The Orcas Island Historical Society celebrated its 2008 opening on Friday, May 23. Members and general public enjoyed refreshments served in the Barfoot-Hodde entrance way while tapping their toes to the zither, fiddle and accordian tunes of Katie Jensen, Walter Daub and Trudi Erwin.
The Museum’s five homestead cabins are resplendent with new exhibits in each, and the ever-popular Orcas Voices living history in the Kirchhoff cabin, said Museum Director Micki Ryan. “The exhibits in the beautifully dovetailed Boede cabin, the largest of the five, look so real it seems that Rachel Boede and the children just stepped outside for a few minutes,” commented Past President Kathleen Collister.
She added, “The Jackson cabin, oldest of the five at 130 years, reflects the talent of Lea Bossler, one of the Museum’s High School interns this year. In addition, Jenna Schmidt’s senior project is on exhibit in the Kimple cabin. We now can see items from the Museum’s native American collection that have not been on view for many years.”
The main gallery’s theme this year is “Preservation in Practice” and showcases the importance of saving family treasures, and traditional hand crafts as well as public landmarks. Another addition to the museum this year is a new museum store, set up with help from a third high school intern, Val Agnew.
The museum is open Tuesday through Sunday, 11-4. Admission is free for members; $3 for adults, $2 for seniors and students, and children under 12 with an adult are free.
The new walkway leading to the front door intrigues everyone who walks past to find their own name-engraved brick in it. Additional bricks to be laid in the path are still available for purchase, which supports the renovation and upgrades of the historic log cabins. Landscaping will proceed over the summer as heritage plants are moved from various sites over the island with help from the Orcas Island Garden Club.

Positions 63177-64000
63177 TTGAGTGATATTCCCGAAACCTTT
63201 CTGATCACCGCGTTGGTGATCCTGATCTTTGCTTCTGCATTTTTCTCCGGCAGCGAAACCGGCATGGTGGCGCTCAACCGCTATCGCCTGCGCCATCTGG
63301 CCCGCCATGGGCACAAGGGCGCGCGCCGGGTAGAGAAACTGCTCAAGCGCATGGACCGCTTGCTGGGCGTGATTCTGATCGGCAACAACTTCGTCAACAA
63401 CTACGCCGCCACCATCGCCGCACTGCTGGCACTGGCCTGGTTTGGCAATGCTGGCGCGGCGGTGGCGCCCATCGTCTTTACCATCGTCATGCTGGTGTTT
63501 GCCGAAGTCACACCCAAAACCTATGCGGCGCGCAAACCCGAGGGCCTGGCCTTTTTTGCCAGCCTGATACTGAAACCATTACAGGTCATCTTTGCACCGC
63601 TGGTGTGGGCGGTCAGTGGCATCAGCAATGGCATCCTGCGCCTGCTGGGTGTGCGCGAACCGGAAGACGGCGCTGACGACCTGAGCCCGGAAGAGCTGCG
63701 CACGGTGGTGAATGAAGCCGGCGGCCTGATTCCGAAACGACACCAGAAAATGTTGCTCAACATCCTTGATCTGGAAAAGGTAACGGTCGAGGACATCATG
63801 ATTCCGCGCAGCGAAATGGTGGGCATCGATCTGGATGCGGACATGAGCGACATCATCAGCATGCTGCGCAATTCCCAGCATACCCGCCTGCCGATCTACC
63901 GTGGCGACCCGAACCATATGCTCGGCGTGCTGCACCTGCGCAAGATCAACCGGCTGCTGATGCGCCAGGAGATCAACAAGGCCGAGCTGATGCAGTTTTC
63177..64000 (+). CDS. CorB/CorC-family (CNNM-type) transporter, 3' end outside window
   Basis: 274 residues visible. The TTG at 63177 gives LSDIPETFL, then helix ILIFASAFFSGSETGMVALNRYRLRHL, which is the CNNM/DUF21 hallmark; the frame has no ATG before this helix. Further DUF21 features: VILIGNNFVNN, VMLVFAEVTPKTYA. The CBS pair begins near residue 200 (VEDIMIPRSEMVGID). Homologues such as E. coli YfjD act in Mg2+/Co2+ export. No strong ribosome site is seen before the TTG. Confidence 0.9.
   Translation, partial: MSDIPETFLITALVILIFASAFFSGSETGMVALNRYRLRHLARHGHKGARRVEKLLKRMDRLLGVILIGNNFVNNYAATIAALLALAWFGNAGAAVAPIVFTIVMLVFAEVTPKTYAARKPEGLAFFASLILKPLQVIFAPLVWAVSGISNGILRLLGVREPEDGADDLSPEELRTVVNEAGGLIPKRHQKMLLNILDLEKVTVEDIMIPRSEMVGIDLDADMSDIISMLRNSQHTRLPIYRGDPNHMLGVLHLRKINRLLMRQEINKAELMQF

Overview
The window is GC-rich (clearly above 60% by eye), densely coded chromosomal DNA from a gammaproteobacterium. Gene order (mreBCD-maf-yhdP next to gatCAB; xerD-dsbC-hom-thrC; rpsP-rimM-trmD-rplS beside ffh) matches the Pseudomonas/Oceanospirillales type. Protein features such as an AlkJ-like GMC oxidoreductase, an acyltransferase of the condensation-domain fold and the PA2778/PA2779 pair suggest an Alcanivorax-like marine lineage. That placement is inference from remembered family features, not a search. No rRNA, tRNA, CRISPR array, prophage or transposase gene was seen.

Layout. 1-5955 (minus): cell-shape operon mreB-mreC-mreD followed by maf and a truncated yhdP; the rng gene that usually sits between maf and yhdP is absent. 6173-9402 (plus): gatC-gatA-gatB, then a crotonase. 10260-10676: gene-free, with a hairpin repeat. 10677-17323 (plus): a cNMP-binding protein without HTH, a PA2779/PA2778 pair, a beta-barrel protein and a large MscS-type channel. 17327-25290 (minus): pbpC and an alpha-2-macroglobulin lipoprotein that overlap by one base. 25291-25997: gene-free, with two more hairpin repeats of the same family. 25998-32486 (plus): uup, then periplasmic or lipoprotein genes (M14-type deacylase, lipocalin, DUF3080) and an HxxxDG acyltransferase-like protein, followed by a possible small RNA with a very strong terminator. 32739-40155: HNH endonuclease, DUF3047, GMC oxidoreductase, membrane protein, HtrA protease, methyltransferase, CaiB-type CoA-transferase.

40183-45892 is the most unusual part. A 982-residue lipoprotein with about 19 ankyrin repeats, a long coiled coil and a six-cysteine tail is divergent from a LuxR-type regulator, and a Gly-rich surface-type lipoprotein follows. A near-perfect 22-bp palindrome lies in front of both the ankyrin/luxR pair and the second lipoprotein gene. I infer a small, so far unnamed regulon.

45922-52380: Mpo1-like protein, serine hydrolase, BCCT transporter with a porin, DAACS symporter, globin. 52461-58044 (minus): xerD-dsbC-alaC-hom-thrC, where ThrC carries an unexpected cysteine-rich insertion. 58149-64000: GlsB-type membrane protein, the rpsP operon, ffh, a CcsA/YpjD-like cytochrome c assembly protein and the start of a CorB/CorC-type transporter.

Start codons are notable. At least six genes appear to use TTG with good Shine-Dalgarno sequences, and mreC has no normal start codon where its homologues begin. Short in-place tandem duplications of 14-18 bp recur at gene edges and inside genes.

The Historical Society invites everyone to visit this island treasure, recently described as one of the finest small museums in the Pacific Northwest by Burke Museum Director Julie Stein. Researchers are welcome in the Archives by appointment on Wednesdays and Fridays, and are invited to call Director Micki Ryan at 376-4849 to make an appointment. Ryan advises, “Don’t forget to pick up your 2008 Museum Crazy Quilt raffle ticket for $2 – the handstiched quilt made by 16 island quilters is simply stunning and would make a lovely heirloom to pass on.”
The Museum will be holding two benefits this summer. The traditional annual Historical Days celebration will take place Saturday, July 5, on the Village Green from 10 a.m. to 3 p.m. with handcrafts, blacksmithing, steam engines, Civil War costumed encampment, apple pie and more, including the Chamber of Commerce Parade.
On Saturday, July 26, islanders are invited to come out to Crow Valley to Save the Barn!, a benefit picnic to preserve the 100-year-old Nordstrom barn, with proceeds split between Save the Barn! coordinator (and barn owner) Kathy Stribling and the Museum renovation.
Tickets for this event are available at $20 per person and include a wonderful buffet inspired by Bilbo’s, entertainment by the Olga Symphony and the Shedd Brothers and a live auction. A terrific black and pear green “Save the Barn!” baseball caps also available for a $50 donation to benefit the barn.